The move: Kevin Kruger replaces T.J. Otzelberger, who left for Iowa State after two seasons (29-30 overall, 20-16 MW)

The grade: C- — UNLV athletic director Desiree Reed-Francois has a type when hiring coaches. Of the seven head-coaching hires she's made for the Rebels, five are first-time head coaches, including both men who lead her revenue-sport programs (Marcus Arroyo in football and now Kevin Kruger in basketball). UNLV said a "national search for Otzelberger's replacement will commence immediately" following his departure, but Kruger was hired less than 72 hours later, so I'm not sure how exhaustive that search was. This is one of the Mountain West's best jobs (No. 2 in my rankings), so the Rebels could have wooed some high-level candidates with the buyout money Otzelberger had to fork over. UNLV is in need of a quick turnaround given its increasingly apathetic fan base, its lack of success the last decade (last postseason appearance was 2013) and new-found competition for fans with the Golden Knights (NHL) and Raiders (NFL) invading town. Kruger's name is familiar for the UNLV fan base because he was the starting point guard on the Rebels' 2007 Sweet 16 team; is the son of Lon Kruger, who took took the Rebels to four NCAA tournaments in seven seasons at UNLV; and was an assistant under Otzelberger the last two seasons. Kruger has an amazing reputation as a person, but nobody truly knows how the younger Kruger will do as a head coach because he's never done it before. It's a swing-for-the-fences hire with a lot of risk, and UNLV shouldn't be taking a lot of risk with its most important program. The 37-year-old Kruger will have to learn on the job and should have a better chance than most keeping the Rebels' roster and committed recruits in place considering he was on staff the last two seasons. It's a super fun story — Kruger telling his dad he got the job was goosebumps worthy — and it'd be awesome if everything works out well, but there were surer bets out there to turn UNLV into the top-of-the-MW, Top-25-caliber program it believes it is.

New Mexico

The move: Richard Pitino replaces Dr. Paul Weir, who was fired after four seasons (58-63 overall, 28-43 MW)

The grade: B- — I like this hire, but I don't love it. Pitino had an eight-year run with Minnesota, where he was fired Monday before getting another job less than 24 hours later. With the Gophers, Pitino went 141-123 overall, but he was 54-96 in Big Ten play with two NCAA Tournament berths (he went 1-2 in the Big Dance). Minnesota posted a .500 or better record in conference play just once in Pitino's eight seasons. He finished top six in the Big Ten only one time despite routinely landing top-50 national recruiting classes. Obviously, the Mountain West is not the Big Ten, but would Pitino get such a nice landing spot with a different name? That's worth contemplating. It's also worth pointing out Minnesota had just one winning Big Ten season in the last 16 years, that coming up Pitino, so it's not like this was a thriving program, although the Gophers averaged 21 wins with three NCAA Tournament berths in six seasons under his predecessor, Tubby Smith. Pitino did win the 2014 NIT and was Big Ten coach of the year in 2017. He was at Florida International for one season, 2012-13, and went 18-14 overall and 11-9 in the Sun Belt, the program's best season this century. So there's been some success. And he'll inherit one of the MW's best jobs at New Mexico (third best by my estimation). The runner-up for the position was Tim Miles, who has a long history of rebuilding programs. Miles went 52-76 in seven seasons in the Big Ten at Nebraska, a worse job than Minnesota, and had experience in the MW as Colorado State's coach for five seasons where he built an NCAA Tournament team. I would have gone with Miles, but Pitino is beloved by his players, has a great reputation running a clean program and is honest and forthright with the fans and media. He, however,, inherits a job with a lot of fan expectations at a place that hasn't won much outside of the Steve Alford era the last couple of decides. In its MW era, New Mexico is 107-134 in conference outside of the Alford era plus one season (he left Craig Neal with a killer team in 2013-14). Can Pitino bring back the success Alford had? I doubt it, but he will make the Lobos more competitive.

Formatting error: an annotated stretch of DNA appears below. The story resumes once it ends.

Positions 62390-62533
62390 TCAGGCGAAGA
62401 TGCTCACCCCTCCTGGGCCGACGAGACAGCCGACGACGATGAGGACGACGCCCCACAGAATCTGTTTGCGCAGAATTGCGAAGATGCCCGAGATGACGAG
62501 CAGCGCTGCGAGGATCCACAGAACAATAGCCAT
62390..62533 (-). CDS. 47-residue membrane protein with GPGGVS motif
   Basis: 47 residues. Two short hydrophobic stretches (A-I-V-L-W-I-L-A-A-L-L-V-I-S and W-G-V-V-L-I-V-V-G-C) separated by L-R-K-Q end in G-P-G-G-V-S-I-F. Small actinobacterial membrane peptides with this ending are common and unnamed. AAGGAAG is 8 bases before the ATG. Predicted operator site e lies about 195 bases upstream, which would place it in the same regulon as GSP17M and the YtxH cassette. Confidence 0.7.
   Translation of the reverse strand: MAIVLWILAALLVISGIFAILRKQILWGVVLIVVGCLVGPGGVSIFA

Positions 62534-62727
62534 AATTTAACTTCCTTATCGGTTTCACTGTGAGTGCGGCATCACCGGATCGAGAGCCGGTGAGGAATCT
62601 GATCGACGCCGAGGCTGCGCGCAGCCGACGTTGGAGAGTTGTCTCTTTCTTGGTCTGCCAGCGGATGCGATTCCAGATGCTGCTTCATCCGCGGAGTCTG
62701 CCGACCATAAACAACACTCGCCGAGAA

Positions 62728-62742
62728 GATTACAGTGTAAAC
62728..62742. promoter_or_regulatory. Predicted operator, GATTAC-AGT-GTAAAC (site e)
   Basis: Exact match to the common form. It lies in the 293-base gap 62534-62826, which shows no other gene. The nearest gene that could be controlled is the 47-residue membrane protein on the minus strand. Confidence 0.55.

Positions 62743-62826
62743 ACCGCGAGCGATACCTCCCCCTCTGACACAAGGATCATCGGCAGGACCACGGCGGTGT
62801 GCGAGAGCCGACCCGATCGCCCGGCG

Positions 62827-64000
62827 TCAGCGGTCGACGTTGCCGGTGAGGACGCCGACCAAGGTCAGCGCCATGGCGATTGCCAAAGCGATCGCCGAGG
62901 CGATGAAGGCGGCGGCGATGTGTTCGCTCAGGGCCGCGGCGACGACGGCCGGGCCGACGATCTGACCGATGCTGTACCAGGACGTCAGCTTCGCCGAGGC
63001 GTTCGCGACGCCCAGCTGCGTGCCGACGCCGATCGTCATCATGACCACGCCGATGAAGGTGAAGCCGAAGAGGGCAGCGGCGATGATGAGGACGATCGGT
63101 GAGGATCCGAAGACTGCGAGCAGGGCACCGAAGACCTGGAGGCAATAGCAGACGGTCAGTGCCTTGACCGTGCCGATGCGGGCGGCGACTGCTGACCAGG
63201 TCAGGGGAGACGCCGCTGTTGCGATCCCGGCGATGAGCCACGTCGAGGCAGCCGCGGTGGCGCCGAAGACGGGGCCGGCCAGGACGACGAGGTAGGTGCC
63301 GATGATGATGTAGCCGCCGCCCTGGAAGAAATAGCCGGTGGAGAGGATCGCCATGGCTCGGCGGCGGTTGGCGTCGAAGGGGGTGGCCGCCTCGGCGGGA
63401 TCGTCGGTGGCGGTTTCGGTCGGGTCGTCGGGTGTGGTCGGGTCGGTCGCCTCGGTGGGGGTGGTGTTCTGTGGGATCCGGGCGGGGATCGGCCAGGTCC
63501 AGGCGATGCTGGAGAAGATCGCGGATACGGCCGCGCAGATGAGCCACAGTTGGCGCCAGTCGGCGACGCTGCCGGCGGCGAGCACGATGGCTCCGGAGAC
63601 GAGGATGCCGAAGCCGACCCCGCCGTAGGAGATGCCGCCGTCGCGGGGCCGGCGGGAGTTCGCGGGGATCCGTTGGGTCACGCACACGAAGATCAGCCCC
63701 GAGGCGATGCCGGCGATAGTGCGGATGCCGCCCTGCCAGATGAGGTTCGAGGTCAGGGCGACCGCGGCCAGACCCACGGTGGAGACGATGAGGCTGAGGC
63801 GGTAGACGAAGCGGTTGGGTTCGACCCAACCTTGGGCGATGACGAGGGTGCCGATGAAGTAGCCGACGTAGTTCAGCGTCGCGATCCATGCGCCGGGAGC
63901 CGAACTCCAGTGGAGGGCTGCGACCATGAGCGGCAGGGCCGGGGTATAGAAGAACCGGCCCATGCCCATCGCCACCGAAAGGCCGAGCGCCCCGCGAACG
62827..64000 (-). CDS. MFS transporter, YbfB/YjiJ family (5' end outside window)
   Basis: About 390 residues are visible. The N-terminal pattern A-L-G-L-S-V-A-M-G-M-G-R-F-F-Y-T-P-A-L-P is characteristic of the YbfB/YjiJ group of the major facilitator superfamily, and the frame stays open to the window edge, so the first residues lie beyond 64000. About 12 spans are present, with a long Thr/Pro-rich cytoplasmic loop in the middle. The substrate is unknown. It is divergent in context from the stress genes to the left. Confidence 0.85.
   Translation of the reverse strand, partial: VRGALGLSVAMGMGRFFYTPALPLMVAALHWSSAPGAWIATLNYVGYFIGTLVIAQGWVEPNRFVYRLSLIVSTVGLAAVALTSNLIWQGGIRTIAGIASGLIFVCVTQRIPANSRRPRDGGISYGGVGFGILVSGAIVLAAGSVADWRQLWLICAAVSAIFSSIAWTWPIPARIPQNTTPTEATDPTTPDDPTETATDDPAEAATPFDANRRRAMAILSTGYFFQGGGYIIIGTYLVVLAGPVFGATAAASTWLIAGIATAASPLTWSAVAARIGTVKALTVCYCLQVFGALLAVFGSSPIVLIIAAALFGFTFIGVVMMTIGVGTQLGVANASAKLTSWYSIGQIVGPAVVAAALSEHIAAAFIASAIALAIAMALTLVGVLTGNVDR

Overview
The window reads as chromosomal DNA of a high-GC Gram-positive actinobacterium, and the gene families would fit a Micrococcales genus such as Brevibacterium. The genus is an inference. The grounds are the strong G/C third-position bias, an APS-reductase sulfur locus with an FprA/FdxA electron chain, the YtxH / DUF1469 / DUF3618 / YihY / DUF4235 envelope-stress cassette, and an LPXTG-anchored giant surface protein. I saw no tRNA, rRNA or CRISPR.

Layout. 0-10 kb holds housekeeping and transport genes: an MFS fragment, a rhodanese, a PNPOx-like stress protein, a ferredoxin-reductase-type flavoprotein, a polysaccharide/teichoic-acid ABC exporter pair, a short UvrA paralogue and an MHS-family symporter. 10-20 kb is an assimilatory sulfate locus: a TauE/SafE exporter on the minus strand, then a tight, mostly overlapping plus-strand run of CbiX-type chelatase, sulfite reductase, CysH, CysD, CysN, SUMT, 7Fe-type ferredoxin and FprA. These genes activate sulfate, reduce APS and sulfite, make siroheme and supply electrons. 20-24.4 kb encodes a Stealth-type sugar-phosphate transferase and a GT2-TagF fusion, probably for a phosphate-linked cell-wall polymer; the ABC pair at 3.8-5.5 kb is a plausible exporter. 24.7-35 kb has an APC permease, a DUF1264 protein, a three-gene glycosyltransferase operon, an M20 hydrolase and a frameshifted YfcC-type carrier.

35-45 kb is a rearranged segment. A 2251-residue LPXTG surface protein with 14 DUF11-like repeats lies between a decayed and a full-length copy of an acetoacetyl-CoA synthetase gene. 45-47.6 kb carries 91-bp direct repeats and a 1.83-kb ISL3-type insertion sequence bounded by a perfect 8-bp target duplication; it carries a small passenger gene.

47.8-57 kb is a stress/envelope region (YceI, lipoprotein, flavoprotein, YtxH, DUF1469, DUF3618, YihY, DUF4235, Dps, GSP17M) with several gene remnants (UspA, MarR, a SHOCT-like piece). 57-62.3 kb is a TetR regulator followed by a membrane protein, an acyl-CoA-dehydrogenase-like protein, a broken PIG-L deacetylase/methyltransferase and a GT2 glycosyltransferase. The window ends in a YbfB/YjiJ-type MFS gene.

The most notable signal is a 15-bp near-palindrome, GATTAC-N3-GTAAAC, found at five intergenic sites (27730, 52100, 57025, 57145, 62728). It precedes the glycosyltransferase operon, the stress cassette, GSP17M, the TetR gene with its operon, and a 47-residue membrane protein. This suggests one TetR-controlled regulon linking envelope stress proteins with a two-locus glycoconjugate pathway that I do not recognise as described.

Columnist Chris Murray provides insight on Northern Nevada sports. Contact him at or follow him on Twitter at @ByChrisMurray.